• The message in the tea towel
Drying to Know, a new exhibition at Bath Spa University in Bath, England, focuses on informative and instructional tea towels to highlight how the kitchen staple is a communication tool. Art fans will be encouraged to view the humble tea towel as a work of art, form of advertising, instructional guide and a “celebration of all things British.”
The two-week exhibition will be held at Bath Spa University’s 160-year-old Bath School of Art and Design campus and features tea towels listing wedding anniversary designations, Scottish clans and food advice. Exhibition creator and leader of the textile design for fashion and interiors course at the university, Amanda Goode, said:
“The tea towel collection is not only an anthropological exploration of British life and culture, it also strongly reflects the technological changes in textile printing methods in the UK. The changes in design from the 50s through to the 80s as well as the development of digital technologies has meant this everyday object can be more than just a tea towel, it can effectively reflect class and cultural aspirations.”
• Clay tablets back to Iraq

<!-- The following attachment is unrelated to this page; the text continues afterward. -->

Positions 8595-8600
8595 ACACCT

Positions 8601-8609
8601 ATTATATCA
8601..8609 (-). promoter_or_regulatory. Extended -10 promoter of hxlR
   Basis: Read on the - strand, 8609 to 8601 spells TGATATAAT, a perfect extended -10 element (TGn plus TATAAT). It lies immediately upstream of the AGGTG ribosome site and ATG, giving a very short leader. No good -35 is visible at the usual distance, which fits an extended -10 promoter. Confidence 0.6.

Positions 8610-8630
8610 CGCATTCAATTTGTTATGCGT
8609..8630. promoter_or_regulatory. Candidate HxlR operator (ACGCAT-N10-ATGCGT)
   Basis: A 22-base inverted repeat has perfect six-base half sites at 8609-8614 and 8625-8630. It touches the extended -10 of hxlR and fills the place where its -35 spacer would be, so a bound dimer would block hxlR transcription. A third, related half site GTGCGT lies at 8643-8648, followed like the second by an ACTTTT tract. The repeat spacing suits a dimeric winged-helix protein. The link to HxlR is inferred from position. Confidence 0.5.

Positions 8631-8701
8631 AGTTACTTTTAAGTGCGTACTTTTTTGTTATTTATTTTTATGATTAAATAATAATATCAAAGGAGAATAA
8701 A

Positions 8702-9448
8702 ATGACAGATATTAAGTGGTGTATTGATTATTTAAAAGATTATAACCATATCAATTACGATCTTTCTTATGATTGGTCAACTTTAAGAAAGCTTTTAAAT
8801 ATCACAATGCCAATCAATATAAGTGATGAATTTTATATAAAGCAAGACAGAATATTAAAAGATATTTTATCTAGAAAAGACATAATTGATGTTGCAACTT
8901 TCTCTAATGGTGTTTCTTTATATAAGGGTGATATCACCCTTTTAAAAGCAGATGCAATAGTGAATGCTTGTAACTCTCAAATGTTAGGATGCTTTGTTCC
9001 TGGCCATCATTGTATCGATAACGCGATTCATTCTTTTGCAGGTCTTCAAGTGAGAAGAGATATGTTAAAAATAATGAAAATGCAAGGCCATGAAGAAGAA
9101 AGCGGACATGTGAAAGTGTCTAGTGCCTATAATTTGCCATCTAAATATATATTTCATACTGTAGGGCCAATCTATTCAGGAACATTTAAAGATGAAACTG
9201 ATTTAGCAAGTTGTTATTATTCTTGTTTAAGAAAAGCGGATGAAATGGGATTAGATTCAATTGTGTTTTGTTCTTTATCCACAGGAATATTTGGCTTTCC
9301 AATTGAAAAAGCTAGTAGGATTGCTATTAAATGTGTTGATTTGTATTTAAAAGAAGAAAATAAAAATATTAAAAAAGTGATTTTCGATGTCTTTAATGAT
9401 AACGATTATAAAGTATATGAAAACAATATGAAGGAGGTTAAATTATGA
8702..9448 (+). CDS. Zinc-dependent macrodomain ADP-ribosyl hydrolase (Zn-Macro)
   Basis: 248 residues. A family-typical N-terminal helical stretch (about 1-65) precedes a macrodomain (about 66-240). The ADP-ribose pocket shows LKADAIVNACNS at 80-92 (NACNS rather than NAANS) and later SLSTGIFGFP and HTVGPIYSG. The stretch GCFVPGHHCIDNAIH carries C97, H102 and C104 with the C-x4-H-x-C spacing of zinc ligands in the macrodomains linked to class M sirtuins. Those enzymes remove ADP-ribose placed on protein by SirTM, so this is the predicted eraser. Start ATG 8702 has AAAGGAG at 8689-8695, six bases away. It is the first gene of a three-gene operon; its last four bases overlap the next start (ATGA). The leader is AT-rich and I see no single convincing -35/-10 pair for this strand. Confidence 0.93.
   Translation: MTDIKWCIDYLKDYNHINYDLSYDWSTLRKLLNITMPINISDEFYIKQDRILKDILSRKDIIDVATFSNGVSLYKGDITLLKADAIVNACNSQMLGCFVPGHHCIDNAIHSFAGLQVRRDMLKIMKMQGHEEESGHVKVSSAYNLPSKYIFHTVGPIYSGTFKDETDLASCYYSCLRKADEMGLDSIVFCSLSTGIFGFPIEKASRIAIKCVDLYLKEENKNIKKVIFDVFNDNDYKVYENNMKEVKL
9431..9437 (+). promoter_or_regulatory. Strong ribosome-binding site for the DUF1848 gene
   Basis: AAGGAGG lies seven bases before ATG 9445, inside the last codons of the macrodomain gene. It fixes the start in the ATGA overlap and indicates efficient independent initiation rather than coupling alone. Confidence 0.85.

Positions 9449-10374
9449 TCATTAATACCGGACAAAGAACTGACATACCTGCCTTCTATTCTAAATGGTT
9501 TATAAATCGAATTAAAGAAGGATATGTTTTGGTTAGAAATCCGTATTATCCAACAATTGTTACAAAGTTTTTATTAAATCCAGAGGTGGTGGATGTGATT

The Los Angeles Times reported on the return by Cornell University of 10,000 inscribed clay tablets to Iraq. The tablets, dating from the 4th millennium BCE, include rare information on a woman ruler in the kingdom of Ur.
David Owen, Cornell researcher, is quoted as saying: “It’s our first real archival discovery of an institution run by a woman.” Some scholars have expressed concern that the tablets were looted following the 1991 Gulf War.
• Culture shapes crawling
Maybe you do not have to crawl before you walk. Crawling, considered a major developmental milestone in most western countries, is not a universal practice according to research by David Tracer, an anthropologist at the University of Colorado.
Tracer, whose original intention did not include the study of crawling, started working with the Au people in Papua New Guinea in 1988, doing surveys of child and maternal health and nutrition.
One of Tracer’s graduate students, a former physical therapist, noted that he had never seen any of the Au babies crawling. “That’s when the lightbulbs went off,” says Tracer. Au babies are carried by their mothers or siblings 86 percent of the time during the infants’ first 12 months.
Tracer offers some ideas about why crawling is not found in many cultures: to keep parasites out of babies’ mouths and to protect them from predators.
• In memoriam
Her work on women, families, gender politics and ideologies combined scholarship with a commitment to social equality and social change.
After earning her M.A. and Ph.D. in anthropology from Columbia University, she taught anthropology and urban planning at Rutgers University.
She then moved to the University of Florida as director of its Center for Latin American Studies and was professor of anthropology and Latin American Studies there until her retirement in 1997.
In 2007, she received LASA’s highest honor, the Kalman Silvert Award for distinguished lifetime contributions to the study of Latin America and the Caribbean. For a reflection on her work, see Kelvin Yelvington’s 2010 article in Caribbean Studies.